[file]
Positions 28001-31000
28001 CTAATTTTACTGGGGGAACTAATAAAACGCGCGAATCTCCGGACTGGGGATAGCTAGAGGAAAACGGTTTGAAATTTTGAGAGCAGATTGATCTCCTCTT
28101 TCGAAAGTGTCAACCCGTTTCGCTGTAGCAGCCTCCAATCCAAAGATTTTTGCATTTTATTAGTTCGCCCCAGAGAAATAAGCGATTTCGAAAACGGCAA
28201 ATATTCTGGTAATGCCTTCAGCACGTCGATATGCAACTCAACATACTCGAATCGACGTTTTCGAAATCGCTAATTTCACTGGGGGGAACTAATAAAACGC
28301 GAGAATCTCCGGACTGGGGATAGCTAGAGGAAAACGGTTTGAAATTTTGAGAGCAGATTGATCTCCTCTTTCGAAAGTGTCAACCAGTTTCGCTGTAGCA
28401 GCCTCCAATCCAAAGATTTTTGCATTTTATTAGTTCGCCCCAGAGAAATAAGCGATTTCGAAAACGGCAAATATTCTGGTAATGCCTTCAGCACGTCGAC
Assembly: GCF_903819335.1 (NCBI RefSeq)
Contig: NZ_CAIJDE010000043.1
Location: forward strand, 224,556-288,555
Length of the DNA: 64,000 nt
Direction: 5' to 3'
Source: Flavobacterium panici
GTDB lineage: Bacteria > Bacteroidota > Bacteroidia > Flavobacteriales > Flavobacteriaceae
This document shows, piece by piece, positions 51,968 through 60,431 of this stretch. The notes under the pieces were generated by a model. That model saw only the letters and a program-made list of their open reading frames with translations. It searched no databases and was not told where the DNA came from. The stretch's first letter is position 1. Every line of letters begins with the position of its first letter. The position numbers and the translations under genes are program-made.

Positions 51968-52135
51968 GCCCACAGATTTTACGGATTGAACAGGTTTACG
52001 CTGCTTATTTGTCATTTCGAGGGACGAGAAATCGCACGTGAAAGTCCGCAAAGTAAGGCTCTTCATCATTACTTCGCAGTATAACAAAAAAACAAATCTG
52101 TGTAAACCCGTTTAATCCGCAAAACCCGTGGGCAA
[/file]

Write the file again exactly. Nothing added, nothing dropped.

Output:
Positions 28001-31000
28001 CTAATTTTACTGGGGGAACTAATAAAACGCGCGAATCTCCGGACTGGGGATAGCTAGAGGAAAACGGTTTGAAATTTTGAGAGCAGATTGATCTCCTCTT
28101 TCGAAAGTGTCAACCCGTTTCGCTGTAGCAGCCTCCAATCCAAAGATTTTTGCATTTTATTAGTTCGCCCCAGAGAAATAAGCGATTTCGAAAACGGCAA
28201 ATATTCTGGTAATGCCTTCAGCACGTCGATATGCAACTCAACATACTCGAATCGACGTTTTCGAAATCGCTAATTTCACTGGGGGGAACTAATAAAACGC
28301 GAGAATCTCCGGACTGGGGATAGCTAGAGGAAAACGGTTTGAAATTTTGAGAGCAGATTGATCTCCTCTTTCGAAAGTGTCAACCAGTTTCGCTGTAGCA
28401 GCCTCCAATCCAAAGATTTTTGCATTTTATTAGTTCGCCCCAGAGAAATAAGCGATTTCGAAAACGGCAAATATTCTGGTAATGCCTTCAGCACGTCGAC
Assembly: GCF_903819335.1 (NCBI RefSeq)
Contig: NZ_CAIJDE010000043.1
Location: forward strand, 224,556-288,555
Length of the DNA: 64,000 nt
Direction: 5' to 3'
Source: Flavobacterium panici
GTDB lineage: Bacteria > Bacteroidota > Bacteroidia > Flavobacteriales > Flavobacteriaceae
This document shows, piece by piece, positions 51,968 through 60,431 of this stretch. The notes under the pieces were generated by a model. That model saw only the letters and a program-made list of their open reading frames with translations. It searched no databases and was not told where the DNA came from. The stretch's first letter is position 1. Every line of letters begins with the position of its first letter. The position numbers and the translations under genes are program-made.

Positions 51968-52135
51968 GCCCACAGATTTTACGGATTGAACAGGTTTACG
52001 CTGCTTATTTGTCATTTCGAGGGACGAGAAATCGCACGTGAAAGTCCGCAAAGTAAGGCTCTTCATCATTACTTCGCAGTATAACAAAAAAACAAATCTG
52101 TGTAAACCCGTTTAATCCGCAAAACCCGTGGGCAA